The Russian Debutante’s Handbook by Gary Shteyngart

Russian Debutante's HandbookSince my last post, I have attempted reading Gary Shteyngart’s The Russian Debutante’s Handbook and have utterly failed. I started the book about three months back and cannot seem to get through more than one chapter at a time. Thus far, my posts have remained positive and, well, whole, having finished all that I have set out to read. I have not given up on a book in a long time. Consider this less of a review and more of a harbinger, a warning that sometimes one can go too far down the rabbit hole.

I was first introduced to Shteyngart by FoA’s very own Steve Gerner. I met Steve on Twitter; we were both serving in the Peace Corps, he in South Africa and I in the Philippines. I guess we found each other because we were both working on information technology projects. Anyway, fast forward years later, he’s slinging some amazing looking pies in Arizona and I’m teaching English in Korea. He sent me an ebook, Shteyngart’s Super Sad True Love Story.

The novel takes place in the not so distant future and details the romance of a Russian-American Jew and his Korean-American girlfriend. This novel is chalk-full of Korean culture and language and he thought I would have an instant appreciation for it. I don’t think Steve knew that I’m Jewish and that I was dating (and am now engaged to) a Korean. I really loved that book and read it voraciously. It was full of inside jokes, gems of observation of both Jewish and Korean culture.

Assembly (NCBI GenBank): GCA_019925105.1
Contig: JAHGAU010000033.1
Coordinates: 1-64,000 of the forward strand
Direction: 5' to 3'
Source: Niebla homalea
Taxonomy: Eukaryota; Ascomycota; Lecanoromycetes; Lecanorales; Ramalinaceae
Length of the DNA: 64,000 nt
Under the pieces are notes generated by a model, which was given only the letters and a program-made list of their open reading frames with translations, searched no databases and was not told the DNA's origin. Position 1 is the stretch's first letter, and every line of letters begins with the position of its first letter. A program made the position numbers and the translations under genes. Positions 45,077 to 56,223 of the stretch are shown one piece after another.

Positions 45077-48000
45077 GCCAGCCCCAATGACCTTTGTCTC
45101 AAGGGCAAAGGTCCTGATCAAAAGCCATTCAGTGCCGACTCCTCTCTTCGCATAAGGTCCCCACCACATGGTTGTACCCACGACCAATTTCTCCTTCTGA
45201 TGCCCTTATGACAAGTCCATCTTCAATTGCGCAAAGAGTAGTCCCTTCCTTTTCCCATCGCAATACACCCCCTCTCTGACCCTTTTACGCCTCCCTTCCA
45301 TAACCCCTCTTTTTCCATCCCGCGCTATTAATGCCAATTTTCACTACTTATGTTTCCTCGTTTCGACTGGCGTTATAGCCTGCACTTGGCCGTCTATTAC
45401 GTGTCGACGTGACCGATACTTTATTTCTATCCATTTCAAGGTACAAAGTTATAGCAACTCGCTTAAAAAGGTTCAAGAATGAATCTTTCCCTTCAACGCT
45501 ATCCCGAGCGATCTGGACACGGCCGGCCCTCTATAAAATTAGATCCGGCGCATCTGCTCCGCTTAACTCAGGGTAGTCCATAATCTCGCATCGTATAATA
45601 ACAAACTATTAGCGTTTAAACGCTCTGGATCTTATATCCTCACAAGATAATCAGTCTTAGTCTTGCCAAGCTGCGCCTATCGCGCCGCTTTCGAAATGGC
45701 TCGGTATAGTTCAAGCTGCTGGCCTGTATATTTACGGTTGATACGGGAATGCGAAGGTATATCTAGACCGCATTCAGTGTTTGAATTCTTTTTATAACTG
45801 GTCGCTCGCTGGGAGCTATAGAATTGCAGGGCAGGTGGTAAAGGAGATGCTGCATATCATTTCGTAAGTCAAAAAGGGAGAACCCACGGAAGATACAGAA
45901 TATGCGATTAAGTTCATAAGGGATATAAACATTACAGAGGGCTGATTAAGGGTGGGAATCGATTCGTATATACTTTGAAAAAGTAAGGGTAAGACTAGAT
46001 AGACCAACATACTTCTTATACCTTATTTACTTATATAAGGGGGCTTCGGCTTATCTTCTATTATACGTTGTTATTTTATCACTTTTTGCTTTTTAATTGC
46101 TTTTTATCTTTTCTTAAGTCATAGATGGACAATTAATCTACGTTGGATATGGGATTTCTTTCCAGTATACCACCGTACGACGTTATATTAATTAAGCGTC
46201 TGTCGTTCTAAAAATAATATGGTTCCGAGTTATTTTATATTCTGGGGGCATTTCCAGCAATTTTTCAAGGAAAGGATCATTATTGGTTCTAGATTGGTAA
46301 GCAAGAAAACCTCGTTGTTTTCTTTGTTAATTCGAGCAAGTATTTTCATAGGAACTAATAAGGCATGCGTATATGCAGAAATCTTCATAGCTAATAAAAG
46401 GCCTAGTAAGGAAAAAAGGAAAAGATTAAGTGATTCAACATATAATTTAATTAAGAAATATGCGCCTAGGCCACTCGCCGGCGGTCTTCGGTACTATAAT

Having enjoyed Shteyngart’s third and most recent book so much, I decided to go one book earlier, Absurdistan. Absurdistan was also a brilliant book, full of Jewish humor. It was a well-paced novel and it was really fun to read. But this post is not about Absurdistan, no. It’s about The Russian Debutante’s Handbook.

Having read Shteygart’s most recent works, I decided to tackle his first novel and I was all excited to read it. It lacks the very thing  I liked most about his subsequent works: subtlety. Handbook attempts to be clever by dropping names, allusions and pop-cultural references the way the US Air Force firebombed Dresden. It’s exhausting, like sitting down at a cafe with a college freshman and listening to them talk about “the Man” and how Madonna should be credited with inroads into the globalization of Spam or some such nonsense. Following the plot is not worth constantly tripping over Shteygart’s ego.

Giving credit where credit is due, English is not Shteygart’s first language and it was his first novel; I couldn’t do any better.

So I guess this isn’t a review as much as it is a white flag being waved in defeat by a very disappointed fan, hard-earned with Shteygart’s latter two works.

TL;DR Too long, didn’t read.

Total pages: 476 (only read 234)  Total FoA pages: 25,944


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